Author  Warren Chew

Ultimately, for philosophy to be transformative, I must transcend theoretical understanding and put it into practice. The lessons I have learned at DRBU should be applicable outside of the classroom, but it takes a great deal of reflection to transition from theory to practice. DRBU has provided me an environment to learn and grow with others in a like-minded community. My days have been structured around the study and discussion of texts I find personally fulfilling. But it’s time to put into practice what I’ve learned, now that summer break has arrived and my first year as a student has concluded. For the time being, the structure that DRBU provided to me is gone, and I have to develop my own way of living during this summer of reflection.

In my Rhetoric and Writing II class, we studied an excerpt from The Present Alone Is Our Happiness by Pierre Hadot. He states that ancient philosophy was never meant to remain theoretical, and it “is a spiritual exercise because it is a mode of life, a form of life, a choice of life” (94). Spiritual exercises are defined by Hadot as “voluntary, personal practices meant to bring about a transformation of the individual, a transformation of the self” (87). How then, should the philosophy and lessons I learned at DRBU be used to transform myself? One such method is to understand philosophical discourse in terms of its three parts as lived exercises; the practice of logic, of ethics, and of physics (Hadot 94). Physics, in particular, can be thought of as lived physics: “This lived physics consists, first of all, in seeing things such as they are–not from an anthropological and egotistical point of view, but from the perspective of the cosmos and nature” (Hadot 94). This perspective allows us to see things the way they are, as a part of nature and the universe, instead of making a personal evaluation with our “egotistical point of view.” Hadot goes on to elaborate that “This lived physics also consists in becoming aware of the fact that we are a part of the Whole and must accept the necessary unfolding of this whole with which we identify, because we are one of its parts” (95).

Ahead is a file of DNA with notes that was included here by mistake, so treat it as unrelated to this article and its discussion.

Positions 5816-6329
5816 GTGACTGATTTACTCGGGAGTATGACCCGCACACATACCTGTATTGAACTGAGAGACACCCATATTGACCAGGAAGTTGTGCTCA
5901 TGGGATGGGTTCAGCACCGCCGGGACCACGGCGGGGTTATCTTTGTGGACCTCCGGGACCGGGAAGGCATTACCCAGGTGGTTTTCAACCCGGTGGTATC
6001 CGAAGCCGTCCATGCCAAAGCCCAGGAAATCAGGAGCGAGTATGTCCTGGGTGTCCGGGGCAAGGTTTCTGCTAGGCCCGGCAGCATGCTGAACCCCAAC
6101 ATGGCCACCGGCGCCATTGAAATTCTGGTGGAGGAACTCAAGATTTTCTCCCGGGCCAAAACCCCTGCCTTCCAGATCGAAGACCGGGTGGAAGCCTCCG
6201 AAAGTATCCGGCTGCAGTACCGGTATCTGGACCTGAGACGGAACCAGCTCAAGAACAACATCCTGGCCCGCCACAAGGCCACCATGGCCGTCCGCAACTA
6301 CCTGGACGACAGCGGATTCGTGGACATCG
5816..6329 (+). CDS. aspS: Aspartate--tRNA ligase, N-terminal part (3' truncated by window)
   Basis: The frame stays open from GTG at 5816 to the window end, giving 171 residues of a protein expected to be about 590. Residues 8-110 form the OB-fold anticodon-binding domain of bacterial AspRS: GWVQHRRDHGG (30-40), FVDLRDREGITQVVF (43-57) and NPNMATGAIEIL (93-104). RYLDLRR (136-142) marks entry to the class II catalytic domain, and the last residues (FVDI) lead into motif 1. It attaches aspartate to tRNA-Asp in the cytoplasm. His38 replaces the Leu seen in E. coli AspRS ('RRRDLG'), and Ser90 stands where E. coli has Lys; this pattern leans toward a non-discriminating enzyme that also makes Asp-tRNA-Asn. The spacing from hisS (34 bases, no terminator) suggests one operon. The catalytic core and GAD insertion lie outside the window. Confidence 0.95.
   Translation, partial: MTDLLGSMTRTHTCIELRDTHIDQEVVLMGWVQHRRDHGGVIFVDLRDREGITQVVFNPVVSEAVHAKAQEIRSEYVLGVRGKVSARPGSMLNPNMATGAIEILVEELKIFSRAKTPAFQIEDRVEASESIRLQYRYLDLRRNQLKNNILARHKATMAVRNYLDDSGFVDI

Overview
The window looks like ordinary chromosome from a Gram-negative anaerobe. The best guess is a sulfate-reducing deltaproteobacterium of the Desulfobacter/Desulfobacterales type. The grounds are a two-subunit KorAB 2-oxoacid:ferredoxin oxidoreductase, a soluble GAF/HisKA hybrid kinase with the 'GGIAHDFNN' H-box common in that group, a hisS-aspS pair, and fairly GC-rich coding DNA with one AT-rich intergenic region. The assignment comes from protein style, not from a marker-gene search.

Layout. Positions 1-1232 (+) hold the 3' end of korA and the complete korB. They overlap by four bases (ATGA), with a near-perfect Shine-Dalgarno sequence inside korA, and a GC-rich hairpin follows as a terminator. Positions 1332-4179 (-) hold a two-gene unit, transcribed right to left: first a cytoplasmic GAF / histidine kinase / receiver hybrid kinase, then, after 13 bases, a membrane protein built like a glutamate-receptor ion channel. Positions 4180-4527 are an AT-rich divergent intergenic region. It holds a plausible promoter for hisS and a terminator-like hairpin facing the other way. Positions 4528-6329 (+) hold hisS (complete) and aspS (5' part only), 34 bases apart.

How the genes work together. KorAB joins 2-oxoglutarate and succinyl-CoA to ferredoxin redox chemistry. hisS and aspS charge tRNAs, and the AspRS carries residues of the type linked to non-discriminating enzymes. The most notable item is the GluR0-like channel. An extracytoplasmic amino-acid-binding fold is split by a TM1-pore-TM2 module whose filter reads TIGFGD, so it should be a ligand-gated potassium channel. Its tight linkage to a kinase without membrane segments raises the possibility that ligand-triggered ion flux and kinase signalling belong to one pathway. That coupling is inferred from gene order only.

During my transition from school to summer break, it may prove useful to bring myself back to the Whole to keep things in perspective. My theoretical understanding of philosophy becomes real when given the shape of a spiritual exercise. The practice of lived physics, for example, is relevant in assuaging the fears I have projected on to this summer. I fear that I will lose my motivation and will to improve myself because I lack the structure that DRBU provided. I fear that I will revert to feeling empty and lost, and that the lessons I have learned at DRBU will come to nothing in the reality of a new environment. Although these fears are very real and deep-seated within me, they are nevertheless evaluations on events that haven’t occurred. These fears are an emotional turmoil of my own making, and they are assumptions that may or may not come to fruition in reality. Lived physics is an acknowledgment of the literal—fears are not reality.

That’s not to say that these fears are invalid, but they have dominated the greater part of my thinking during my transition to summer break. Fear that keeps you from fulfilling what you seek to do—remaining productive and inspired in my case—should be alleviated in order to accomplish your goals. When put into practice in this sense, theoretical philosophy can evolve into a transformative spiritual exercise. But fear of my education’s ambiguous applications is still present with me. It is a fear I’m taking with me this summer, but it is a fear I’m seeking to transform as well.